Liturgy Training Publications receives many questions regarding the Roman Missal. Here are several of the most frequently asked questions with answers. Feel free to contact us if you have questions not addressed on this page.

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Q: Why do we need a revised translation?
Q: Why does it take so long for a revised English translation?
Q: What is recognitio?
Q: What are rubrics?
Q: When will the third edition of the Roman Missal receive recognitio?
Q: Will the scripture readings be affected by the revised translation?
Q: The Order of Mass is available to review at www.USCCB.org. Does this mean we can use the texts now?
Q: What is promulgation?
Q: When will the English translation be promulgated?
Q: Will new musical settings for the Mass parts be made available?
Q:

Will the revised translation affect the General Instruction of the Roman Missal?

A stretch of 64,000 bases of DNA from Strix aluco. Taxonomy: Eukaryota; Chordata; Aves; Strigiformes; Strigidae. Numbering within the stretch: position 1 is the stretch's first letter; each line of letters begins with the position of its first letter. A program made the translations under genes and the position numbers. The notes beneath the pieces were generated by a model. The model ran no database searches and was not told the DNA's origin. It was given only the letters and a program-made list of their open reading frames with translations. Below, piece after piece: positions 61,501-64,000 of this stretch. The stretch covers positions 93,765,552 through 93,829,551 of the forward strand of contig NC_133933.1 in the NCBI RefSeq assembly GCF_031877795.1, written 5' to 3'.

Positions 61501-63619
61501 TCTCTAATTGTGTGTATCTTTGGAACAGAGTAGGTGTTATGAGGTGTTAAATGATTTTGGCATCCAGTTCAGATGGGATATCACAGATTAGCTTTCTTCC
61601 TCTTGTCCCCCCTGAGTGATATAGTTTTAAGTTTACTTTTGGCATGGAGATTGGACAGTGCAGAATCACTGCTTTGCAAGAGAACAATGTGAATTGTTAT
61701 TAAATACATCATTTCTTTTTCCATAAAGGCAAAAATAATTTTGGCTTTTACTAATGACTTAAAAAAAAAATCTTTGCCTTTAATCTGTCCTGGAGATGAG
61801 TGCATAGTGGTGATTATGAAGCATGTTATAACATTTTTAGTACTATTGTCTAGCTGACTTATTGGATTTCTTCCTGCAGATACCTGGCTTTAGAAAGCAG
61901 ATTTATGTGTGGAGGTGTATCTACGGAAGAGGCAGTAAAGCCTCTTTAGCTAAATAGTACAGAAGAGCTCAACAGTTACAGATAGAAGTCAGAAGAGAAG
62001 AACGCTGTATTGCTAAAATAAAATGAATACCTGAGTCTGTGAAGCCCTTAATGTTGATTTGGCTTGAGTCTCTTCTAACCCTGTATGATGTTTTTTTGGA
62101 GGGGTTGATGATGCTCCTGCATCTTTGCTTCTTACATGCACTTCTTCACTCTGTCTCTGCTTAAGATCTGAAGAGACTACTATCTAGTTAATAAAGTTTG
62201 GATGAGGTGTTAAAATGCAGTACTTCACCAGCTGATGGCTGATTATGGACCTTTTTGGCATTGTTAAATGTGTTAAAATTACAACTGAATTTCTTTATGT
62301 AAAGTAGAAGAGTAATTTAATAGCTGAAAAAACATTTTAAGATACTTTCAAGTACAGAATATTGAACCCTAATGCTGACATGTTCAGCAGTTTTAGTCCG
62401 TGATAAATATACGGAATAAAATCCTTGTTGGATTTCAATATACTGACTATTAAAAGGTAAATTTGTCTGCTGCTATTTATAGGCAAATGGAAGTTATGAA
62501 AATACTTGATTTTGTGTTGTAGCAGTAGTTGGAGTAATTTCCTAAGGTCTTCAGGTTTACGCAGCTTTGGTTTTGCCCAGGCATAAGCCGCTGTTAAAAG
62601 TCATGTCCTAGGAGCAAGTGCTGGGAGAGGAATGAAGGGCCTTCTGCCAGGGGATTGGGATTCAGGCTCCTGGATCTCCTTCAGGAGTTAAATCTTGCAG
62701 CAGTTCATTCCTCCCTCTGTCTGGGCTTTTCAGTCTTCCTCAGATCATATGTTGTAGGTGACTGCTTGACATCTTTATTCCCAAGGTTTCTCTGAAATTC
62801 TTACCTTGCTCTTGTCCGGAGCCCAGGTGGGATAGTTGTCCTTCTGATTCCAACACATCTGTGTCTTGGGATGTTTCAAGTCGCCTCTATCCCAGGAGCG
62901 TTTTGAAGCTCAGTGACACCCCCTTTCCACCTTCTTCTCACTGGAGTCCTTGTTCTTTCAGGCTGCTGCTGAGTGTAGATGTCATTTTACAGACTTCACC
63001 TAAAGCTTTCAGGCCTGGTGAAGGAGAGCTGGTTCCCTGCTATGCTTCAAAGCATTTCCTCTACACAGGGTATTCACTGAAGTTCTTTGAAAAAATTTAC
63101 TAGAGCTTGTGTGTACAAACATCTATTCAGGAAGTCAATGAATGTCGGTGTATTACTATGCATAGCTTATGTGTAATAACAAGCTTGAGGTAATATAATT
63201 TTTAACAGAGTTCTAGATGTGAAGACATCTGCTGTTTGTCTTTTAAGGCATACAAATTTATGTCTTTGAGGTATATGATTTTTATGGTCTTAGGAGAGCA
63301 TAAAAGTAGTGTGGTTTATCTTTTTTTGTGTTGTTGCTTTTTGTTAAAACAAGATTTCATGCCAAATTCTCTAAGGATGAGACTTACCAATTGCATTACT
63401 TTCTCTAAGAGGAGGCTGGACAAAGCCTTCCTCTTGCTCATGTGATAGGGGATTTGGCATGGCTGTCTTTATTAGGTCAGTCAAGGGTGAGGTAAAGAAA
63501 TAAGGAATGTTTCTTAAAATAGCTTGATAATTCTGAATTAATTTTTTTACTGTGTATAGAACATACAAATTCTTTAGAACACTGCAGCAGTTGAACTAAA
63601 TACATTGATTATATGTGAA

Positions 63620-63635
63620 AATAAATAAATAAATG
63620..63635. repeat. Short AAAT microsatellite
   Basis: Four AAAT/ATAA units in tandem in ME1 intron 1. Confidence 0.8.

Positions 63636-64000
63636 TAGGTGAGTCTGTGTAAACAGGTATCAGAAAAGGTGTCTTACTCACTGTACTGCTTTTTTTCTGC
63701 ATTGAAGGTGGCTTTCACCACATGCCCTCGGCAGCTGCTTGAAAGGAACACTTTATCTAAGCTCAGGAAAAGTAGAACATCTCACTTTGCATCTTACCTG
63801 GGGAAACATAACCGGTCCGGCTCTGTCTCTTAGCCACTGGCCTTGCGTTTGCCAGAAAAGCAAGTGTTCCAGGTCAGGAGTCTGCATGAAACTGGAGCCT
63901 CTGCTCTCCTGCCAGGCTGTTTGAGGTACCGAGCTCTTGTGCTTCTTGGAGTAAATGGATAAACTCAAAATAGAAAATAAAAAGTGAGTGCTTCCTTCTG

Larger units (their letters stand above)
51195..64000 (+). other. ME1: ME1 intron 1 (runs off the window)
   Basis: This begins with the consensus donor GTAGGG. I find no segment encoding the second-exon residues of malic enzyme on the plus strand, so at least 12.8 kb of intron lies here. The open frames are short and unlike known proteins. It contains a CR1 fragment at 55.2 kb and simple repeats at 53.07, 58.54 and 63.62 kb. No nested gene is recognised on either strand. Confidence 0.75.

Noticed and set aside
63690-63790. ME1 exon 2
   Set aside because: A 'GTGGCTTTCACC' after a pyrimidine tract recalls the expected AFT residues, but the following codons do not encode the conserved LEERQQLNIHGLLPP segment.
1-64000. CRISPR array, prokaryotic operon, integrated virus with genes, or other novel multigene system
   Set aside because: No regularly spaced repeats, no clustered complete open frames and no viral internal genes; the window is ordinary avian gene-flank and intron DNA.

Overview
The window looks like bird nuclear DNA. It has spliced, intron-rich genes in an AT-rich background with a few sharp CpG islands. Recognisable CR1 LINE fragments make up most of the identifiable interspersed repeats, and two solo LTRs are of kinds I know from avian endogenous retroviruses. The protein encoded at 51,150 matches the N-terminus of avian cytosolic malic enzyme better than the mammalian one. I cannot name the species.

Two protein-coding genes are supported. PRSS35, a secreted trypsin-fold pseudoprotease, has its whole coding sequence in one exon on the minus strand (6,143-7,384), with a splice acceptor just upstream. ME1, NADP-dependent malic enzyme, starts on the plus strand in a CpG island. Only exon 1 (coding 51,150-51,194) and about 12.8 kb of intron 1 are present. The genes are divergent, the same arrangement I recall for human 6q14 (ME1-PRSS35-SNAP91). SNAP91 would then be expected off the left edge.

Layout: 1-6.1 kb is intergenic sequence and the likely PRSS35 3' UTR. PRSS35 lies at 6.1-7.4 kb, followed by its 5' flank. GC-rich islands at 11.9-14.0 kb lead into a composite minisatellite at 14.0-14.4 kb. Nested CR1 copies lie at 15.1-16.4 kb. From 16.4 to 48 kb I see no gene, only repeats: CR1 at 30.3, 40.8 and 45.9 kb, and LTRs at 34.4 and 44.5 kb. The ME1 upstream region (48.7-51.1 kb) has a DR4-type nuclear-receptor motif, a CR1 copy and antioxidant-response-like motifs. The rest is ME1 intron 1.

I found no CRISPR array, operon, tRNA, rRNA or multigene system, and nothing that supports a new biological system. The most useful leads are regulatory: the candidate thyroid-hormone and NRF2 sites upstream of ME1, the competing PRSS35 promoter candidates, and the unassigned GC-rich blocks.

Q: What is Liturgiam Authenticam?
Q: What is ICEL?
Q: What is Vox Clara?
Q: How is a Roman Missal different from a Sacramentary?
A: In the early years of the Church, several different books were used for the celebration of the Mass--a Sacramentary that included the priest’s prayers, a Lectionary that included the readings, an Evangeliary or Book of the Gospels containing just the readings of the Gospel. Later on, books began to be prepared that were complete in themselves. This kind of book was known as a “Missale Plenum,” that is, “complete missal” (the Latin “missalis” means having to do with the Mass). From the time of the Council of Trent, there was one book that contained both the readings and the prayers for the Mass, called the Missale Romanum.

Following the Second Vatican Council, with the vast expansion of the readings used at the liturgy, one-volume editions became impractical, and the tradition of separate Sacramentaries and Lectionaries was restored. However, the term “Missal Romanum” is still used to describe the Latin edition of what we had been calling the Sacramentary. With the revised translation, the name of the book, Missale Romanum, is translated as Roman Missal.

Written by Corinna Laughlin © Liturgy Training Publications.